Race and the problem with apathy

October 5, 2016

One click of the send button can be so revealing and sometimes painful. My young friend in his late 20s didn’t mean to hurt me as he shared that as a white male, he really didn’t care about the plight of African-Americans. The conversation went something like:

Me: “Here are some issues I have seen in the church and society as it relates to the African-American experience.”

Him: “I’ve never really cared. It has never been on my radar. You’ve opened my eyes. Thanks!”

That is an oversimplified version of several exchanges, but in the end, it’s what I walked away with. Our recent correspondence, which he gave approval to share, often left him in shock. He didn’t know that African-Americans had been marginalized. He was unaware that Affirmative Action had been used by many to declare any black achieving person as receiving handouts. And at one point, it seemed to surprise him that one could desire to marry another regardless of ethnicity.

I was thankful for the interactions because he is a humble learner. He didn’t know much about race and other ethnicities. He didn’t understand, so he sought to gain understanding. That is commendable. It takes a level of humility to admit you don’t know—and at one point, didn’t care—and to want to learn.

Looking at today’s segregation

What has been difficult for me, and perhaps even grievous, is the fact that it wasn’t even on his radar before he met me. In his defense, why would it be? He is in a white community, white church, white family, with predominantly white friends. There’s hardly any context for him to think outside of his white suburban culture.

Our segregated neighborhoods and churches help contribute to this lack of context. A 2012 article in U.S. News reported on a study conducted by researchers at Dartmouth, the University of Georgia and the University of Washington, which revealed that not much has changed from the segregated times brought on by the Jim Crow laws. Their study, which may not be a surprise to many, finds that African-Americans remain concentrated in segregated neighborhoods, and diverse neighborhoods are rare. They also discovered that immigrants tend to populate among themselves.

In addition to our segregate neighborhoods, there are stories of racial profiling, such as NYPD’s Stop and Frisk program that targeted 54 percent black, 31 percent latino and only 12 percent white. We’ve seen the story of a couple not allowed to marry because they are interracial. And who can forget the current racial divides, shootings and fear? Or, perhaps we forget too easily.

Asking hard questions

My point is there are plenty of stories about race today that should cause each of us to pause and ask hard questions.

Part of my friend’s struggle to care seems to me to be apathy. It’s simply easier to coast through life not worrying about others who aren’t immediately associated with you. It takes effort to know those not like us, to study history and ask hard questions. This apathy could be masked by the thought, “Haven’t we all moved past racism now?” But the stories above prove otherwise. We get used to “our own” and can soon fall into the temptation to be partial.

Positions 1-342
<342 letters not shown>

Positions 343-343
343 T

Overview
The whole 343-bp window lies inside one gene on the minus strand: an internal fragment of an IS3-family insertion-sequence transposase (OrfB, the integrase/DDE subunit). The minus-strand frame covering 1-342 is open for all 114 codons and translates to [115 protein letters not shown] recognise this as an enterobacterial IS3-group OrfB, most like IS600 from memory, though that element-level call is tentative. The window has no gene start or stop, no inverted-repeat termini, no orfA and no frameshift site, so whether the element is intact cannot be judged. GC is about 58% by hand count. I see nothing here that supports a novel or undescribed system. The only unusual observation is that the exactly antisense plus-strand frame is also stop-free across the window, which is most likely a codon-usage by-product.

James, inspired by the Holy Spirit, spoke strongly about the temptation to be partial toward others, reminding us that it’s ultimately about the second of the great commandments—to love your neighbor as yourself. He wrote: “My brothers, show no partiality as you hold the faith in our Lord Jesus Christ, the Lord of glory. If you really fulfill the royal law according to the Scripture, ‘You shall love your neighbor as yourself,’ you are doing well. But if you show partiality, you are committing sin and are convicted by the law as transgressors” (James 2:1, 8-9 ESV).

This is a serious offense, and we should take heed to his warnings. Yes, he is addressing socio-economic partiality, but as we grow in our understanding of the imago dei, the gospel, the mission of Jesus and the diversity of the kingdom, we quickly see that God is not partial in regards to race and ethnicity as well. And once we’ve sown seeds of partiality, we will reap separation and a lack of understanding.

Are we holding on to sin that we need to confess? The beauty of confession is that it is not received with condemnation, but grace. If we confess our sin, God is faithful and just to forgive and purify us (1 John 1:9).

Forgetting our history

I also wonder if this apathy and partiality has deeper roots than merely not caring. Maybe part of our apathy is that we’ve forgotten our history. Though no one would say it out loud, I wonder if there remains a feeling of superiority rooted in our nation’s history.

Eighteenth century slavery shines a dark and devastating light on the treatment of Africans as inferior and enslaved in our country.  Slaves were desperate for the gospel, yet a stumbling block was put in their way. They were told their only real duty was to submit to their masters. In his autobiography[1], Peter Randolph, a slave until emancipated in 1847, recounts worship times for slaves: